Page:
A report by the International Monetary Fund (IMF) analysing the effects of FATF greylisting on countries around the world indicates that greylisted countries experienced an average decline in capital flowing into the country of 7.6% of the same country’s quarterly GDP.
In a press release issued in May, the national statistics office estimated that Malta’s GDP for the first quarter of the year stood at €3,251.8 million.
This implies that if Malta were greylisted, the country could face a reduction in capital flow from other countries of around €247.1 million, or 7.6% of its quarterly GDP.
The IMF report analysed quarterly data from 2000 to 2017 on a total of 81 countries across the world, with 78 of them being greylisted at some point during this period.
Besides coming up with an average percentage for measured contractions in inflow of capital, the report also looks at expected declines in inflows of capital in the form of foreign direct investment and inflow of capital into portfolios.
The expected decline in foreign direct investment, known as investment that implies a foreign company buying up controlling ownership of a local business, is about 3% of quarterly GDP. This would mean, for Malta, a fall of roughly €97.6 million euros.
According to the national statistics office, the volume of foreign direct investment in Malta was estimated at €1.7 billion in the first six months of 2020.
As for the inflow of capital into portfolios, commonly known as holdings in a group of assets such as equity shares owned by stockholders in local companies, the expected contraction is set at an average of 2.9% of the quarterly GDP. This amounts to a potential reduction of €94.3 million.
For reference, Malta’s overall portfolio equities net inflow from equity securities such as shares, stocks and direct purchases of shares in local stock markets from foreign investors stood at $228.7 million in 2019, or €191.9 million at today’s exchange rates.
The report also refers to “other investments which are difficult to categorise”, including loans from one bank to another, suppliers’ credit lines and other forms of trade credit.
The expected reduction in capital inflow was seen at an average of 3.6% of the GDP; for Malta, this would be an estimated reduction of €117.1 million.
The report explains the process of being greylisted by the global anti-money laundering and anti-terrorism financing body known as the Financial Action Task Force (FATF) and describes how investors, both domestic and foreign, react to the news before and after the greylisting is officially announced.
It also details specific events through which greylisted countries experience significant contractions in inflow of capital, including through foreign banks “de-risking” their profile by dumping dubious jurisdictions.
This happens as banks seek to reduce costs incurred as a result of the extra checks needed to ensure transactions and funding from a greylisted country are compliant with standard, international anti-money laundering practices.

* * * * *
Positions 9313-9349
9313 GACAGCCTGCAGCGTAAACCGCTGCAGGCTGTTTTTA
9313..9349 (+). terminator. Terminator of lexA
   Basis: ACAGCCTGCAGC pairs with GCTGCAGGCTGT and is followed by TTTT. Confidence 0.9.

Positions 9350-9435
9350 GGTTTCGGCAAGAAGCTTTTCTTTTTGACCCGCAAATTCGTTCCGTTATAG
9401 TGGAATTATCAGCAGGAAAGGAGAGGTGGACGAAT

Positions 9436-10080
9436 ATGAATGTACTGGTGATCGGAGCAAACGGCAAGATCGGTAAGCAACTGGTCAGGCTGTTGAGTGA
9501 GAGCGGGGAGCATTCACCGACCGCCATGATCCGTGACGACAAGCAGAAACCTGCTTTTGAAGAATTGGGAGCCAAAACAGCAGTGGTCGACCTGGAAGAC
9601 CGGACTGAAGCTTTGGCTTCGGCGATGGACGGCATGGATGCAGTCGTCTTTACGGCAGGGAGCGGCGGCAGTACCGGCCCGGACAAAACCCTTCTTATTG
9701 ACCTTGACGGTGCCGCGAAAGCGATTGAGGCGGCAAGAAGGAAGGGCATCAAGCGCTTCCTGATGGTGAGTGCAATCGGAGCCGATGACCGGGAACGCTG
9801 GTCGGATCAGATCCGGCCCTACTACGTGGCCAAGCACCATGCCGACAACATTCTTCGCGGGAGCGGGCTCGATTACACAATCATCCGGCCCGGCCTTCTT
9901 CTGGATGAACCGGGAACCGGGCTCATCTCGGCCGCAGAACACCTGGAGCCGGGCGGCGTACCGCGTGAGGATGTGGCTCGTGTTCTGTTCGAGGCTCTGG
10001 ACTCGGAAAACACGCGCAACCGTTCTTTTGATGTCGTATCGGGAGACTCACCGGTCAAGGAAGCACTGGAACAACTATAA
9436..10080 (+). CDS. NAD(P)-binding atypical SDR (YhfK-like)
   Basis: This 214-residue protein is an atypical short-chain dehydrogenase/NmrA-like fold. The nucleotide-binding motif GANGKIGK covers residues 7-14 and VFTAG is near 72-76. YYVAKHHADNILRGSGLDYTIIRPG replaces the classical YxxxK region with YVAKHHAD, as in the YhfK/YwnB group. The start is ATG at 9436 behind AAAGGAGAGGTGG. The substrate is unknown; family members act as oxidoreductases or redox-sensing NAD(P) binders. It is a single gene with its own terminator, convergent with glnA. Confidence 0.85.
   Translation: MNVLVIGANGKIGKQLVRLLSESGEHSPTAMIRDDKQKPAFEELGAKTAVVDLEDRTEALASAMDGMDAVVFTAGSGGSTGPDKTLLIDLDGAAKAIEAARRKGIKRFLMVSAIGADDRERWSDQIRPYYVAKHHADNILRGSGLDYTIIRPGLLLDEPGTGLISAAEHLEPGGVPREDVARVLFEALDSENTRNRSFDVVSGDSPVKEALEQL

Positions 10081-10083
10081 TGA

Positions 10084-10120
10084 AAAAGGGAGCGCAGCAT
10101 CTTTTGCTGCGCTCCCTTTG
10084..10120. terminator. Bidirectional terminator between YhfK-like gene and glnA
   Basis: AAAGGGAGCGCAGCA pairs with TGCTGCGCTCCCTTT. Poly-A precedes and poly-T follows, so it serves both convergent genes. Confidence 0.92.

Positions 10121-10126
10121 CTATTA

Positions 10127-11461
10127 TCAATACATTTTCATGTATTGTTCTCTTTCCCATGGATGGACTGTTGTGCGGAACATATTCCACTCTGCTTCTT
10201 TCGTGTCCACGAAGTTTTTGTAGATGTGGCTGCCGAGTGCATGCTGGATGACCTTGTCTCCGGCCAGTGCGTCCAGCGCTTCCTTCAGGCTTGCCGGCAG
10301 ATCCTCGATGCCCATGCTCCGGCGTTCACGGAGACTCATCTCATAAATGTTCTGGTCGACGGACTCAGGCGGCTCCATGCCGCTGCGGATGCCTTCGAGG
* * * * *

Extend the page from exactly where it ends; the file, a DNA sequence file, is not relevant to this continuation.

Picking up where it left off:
The IMF notes how the portfolio flows of domestic investors are usually “more sensitive and prone to reversal after a shock” than foreign ones, and attributes this to “information asymmetry” between local and foreign investors.
This suggests that when it comes to the flow of capital in and out of the country, domestic investors tend to display anticipatory behaviour due to their better knowledge of whether other investors are seeking to pull out from the market.
This enhanced sensitivity to the nuances of the local market can be seen in declines of capital outflow from domestic investors of about 3% at the time when the announcement is made, the report reads.
Foreign investors tend to be unsure how other domestic and foreign investors will react to a country being greylisted, meaning that the market will be volatile as “investors update their perception” of the situation.
The IMF also explains how it uses a machine-learning technique known as ‘double-lassoing’ to root out the complex set of variables and measurable factors involved in the estimation of the effects of greylisting on various measurements of capital in a given country.
While the report’s authors admit to the large number of variables that nonetheless had to be included, repeated testing of the report’s findings and statistical power predicted the model’s robustness in terms of measuring the effects of greylisting.
“The method we employed identifies which covariates have enough empirical support for inclusion in the analysis,” the report states.
Some of the domestic variables that are taken into consideration include fluctuations in currency exchange rates, both nationally and internationally, the real rate of growth of a country’s GDP, and whether it holds the status of a developing or emerging economy or one that is advanced, as well as credit ratings in any given country.
International variables include events such as the global financial crisis of 2008, the growth rate and influence of major countries such as the US and the UK as well as the differences in the market caused by fluctuations of the US dollar.